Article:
The greatest gift given to children of divorce occurs when both parents have a child-focused approach to their new lives.
If your children are still showing signs of emotional distress (anger, sadness, fear, surprise, non-compliance) in reaction to the divorce, then you may want to hold off.
It is my belief that a successful It is best to keep your dating activities private as much as possible until you are in a committed relationship.
She is a pastoral family counselor and has parented birth, step, adopted and foster children.
She holds bachelor's degrees in English and history from Centenary College of Louisiana.
It is crucial to assess how well your child is adapting to the divorce before considering the introduction of a new adult into their lives. In terms of a time frame for introducing dating partners, it should not occur until at least a year into the dating relationship. It takes at least a year of exclusive dating to see how someone handles stress, to determine whether or not they fight fairly, and to assess their character. The “newness” fosters considerate behavior and conflict can be avoided more easily. Your child may feel loyalty conflicts no matter who you date. Don’t create additional instability and risk your child developing mistrust toward relationships in general. Introducing new loves before you’ve had time to really get to know them. Spend time with them, listen to their viewpoints, and respect their feelings.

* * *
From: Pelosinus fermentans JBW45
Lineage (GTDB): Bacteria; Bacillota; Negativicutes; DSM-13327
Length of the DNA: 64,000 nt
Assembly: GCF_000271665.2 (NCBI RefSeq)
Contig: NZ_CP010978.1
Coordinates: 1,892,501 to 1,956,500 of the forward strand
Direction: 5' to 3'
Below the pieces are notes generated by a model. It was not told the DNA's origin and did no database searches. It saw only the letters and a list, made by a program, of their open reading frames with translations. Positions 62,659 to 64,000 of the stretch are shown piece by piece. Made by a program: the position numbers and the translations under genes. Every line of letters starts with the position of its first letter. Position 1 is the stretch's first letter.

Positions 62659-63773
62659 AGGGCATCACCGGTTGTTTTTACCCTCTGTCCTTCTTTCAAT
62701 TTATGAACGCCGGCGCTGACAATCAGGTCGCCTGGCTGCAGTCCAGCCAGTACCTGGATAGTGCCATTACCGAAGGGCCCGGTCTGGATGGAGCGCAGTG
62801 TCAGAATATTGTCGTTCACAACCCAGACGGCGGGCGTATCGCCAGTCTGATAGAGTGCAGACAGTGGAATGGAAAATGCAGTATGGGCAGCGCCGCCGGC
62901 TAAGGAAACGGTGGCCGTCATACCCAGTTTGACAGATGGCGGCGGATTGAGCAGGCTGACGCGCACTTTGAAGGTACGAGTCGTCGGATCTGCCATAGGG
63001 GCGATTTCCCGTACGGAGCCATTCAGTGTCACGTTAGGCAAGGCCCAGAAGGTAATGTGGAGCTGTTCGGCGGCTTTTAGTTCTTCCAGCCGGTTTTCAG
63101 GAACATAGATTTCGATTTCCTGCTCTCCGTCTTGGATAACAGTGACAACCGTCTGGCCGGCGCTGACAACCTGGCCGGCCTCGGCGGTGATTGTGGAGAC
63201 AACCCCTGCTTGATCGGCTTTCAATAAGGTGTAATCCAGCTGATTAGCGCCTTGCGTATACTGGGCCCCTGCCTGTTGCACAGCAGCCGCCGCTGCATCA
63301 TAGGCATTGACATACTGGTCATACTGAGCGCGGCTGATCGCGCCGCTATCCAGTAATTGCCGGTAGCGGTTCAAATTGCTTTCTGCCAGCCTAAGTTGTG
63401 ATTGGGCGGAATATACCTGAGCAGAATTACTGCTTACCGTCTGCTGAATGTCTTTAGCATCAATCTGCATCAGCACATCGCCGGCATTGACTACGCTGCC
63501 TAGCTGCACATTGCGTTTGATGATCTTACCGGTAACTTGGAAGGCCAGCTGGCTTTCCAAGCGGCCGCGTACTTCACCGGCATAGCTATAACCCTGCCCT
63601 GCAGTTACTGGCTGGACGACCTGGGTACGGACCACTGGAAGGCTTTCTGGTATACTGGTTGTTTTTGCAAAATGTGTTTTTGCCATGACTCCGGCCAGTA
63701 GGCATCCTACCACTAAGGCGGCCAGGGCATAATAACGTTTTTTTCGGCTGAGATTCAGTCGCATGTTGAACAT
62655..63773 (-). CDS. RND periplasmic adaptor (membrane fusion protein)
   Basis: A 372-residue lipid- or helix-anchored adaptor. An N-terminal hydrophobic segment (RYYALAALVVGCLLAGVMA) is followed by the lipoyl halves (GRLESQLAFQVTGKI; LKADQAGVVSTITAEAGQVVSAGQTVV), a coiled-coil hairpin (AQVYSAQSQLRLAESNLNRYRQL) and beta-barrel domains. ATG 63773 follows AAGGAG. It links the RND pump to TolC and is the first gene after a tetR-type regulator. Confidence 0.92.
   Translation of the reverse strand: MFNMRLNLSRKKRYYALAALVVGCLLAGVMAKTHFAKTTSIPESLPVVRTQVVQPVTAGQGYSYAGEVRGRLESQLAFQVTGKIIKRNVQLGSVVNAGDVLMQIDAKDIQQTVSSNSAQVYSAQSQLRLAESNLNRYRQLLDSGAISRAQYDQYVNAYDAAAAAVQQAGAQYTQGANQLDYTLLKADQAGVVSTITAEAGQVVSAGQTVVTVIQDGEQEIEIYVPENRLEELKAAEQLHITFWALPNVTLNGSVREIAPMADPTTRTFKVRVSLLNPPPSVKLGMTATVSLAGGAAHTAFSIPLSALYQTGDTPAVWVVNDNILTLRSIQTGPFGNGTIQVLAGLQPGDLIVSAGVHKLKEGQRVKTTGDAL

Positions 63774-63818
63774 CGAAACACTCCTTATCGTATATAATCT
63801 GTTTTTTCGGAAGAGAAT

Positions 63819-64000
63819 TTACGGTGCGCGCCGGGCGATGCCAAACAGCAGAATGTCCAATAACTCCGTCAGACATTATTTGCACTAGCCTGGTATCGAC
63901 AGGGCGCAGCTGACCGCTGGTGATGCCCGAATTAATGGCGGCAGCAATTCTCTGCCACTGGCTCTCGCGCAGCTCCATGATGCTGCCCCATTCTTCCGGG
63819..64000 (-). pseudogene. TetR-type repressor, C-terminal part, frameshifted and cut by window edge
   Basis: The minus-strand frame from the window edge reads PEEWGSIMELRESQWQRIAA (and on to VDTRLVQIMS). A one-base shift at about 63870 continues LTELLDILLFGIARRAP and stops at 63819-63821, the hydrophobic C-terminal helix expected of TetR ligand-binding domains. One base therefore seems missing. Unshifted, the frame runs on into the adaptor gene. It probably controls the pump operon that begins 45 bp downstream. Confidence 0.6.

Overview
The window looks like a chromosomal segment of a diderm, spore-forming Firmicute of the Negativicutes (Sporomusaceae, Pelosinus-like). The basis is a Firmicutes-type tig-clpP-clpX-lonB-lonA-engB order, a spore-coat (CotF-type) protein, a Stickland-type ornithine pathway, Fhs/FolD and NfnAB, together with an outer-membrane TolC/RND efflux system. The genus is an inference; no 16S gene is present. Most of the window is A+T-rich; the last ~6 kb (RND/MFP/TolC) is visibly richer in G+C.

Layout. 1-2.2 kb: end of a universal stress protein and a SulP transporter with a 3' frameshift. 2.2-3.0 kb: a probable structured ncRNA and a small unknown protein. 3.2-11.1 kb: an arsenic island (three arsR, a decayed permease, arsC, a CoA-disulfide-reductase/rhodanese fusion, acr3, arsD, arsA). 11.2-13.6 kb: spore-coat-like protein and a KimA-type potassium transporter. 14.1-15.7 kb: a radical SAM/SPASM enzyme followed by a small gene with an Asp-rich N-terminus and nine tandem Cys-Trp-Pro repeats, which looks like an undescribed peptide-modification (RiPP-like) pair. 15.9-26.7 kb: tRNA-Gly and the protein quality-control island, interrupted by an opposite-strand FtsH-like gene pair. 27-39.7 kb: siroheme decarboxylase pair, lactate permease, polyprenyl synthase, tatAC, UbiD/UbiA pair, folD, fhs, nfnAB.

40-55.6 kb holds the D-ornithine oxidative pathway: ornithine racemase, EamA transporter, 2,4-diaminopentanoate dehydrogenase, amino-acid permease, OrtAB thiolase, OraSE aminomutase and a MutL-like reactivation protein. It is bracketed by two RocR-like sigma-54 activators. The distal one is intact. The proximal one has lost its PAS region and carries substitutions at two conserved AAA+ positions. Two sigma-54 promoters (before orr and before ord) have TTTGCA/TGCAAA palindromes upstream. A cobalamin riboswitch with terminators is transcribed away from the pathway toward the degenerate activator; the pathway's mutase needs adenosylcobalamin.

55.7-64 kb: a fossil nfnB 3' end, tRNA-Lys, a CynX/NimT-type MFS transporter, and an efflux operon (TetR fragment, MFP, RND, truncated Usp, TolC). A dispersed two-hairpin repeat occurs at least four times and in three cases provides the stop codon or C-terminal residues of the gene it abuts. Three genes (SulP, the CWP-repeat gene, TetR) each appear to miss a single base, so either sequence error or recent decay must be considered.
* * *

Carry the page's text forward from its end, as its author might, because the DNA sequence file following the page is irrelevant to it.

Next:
You must be sure for yourself that this person is someone with whom you would like to build a future. But bringing an affair partner into their lives is certain to cause pain and result in resistance from your child. Let them know that having new people in your life doesn’t diminish your parent-child relationship in any way. Give your ex, your child’s other parent, the courtesy of knowing that you will be introducing your new partner.
They may also perceive that they are “losing” their parent when dating begins. Is he/she angry or sad or experiencing behavioral regressions?
Be mindful that children are egocentric and, although we strive to teach them empathy, their worldview is about themselves, and not centered around you. Is your child able to express their emotions openly? Please make sure that their lives are stable before allowing them to become emotionally attached to someone who may or may not remain in their lives. Dating should be happening with privacy so you can evaluate the desirability of a new person in your child’s life. Assure your child repeatedly of your commitment to them.
Be sure they understand that any and all feelings they may have are completely okay.
I find that younger children tend to be more welcoming of their parents dating, while older children and teens may express a lot of anger. Let them move at their own pace so they can come around to acceptance without feeling forced.
If the first meeting is hard, encourage them to try again another day (it only gets easier with time).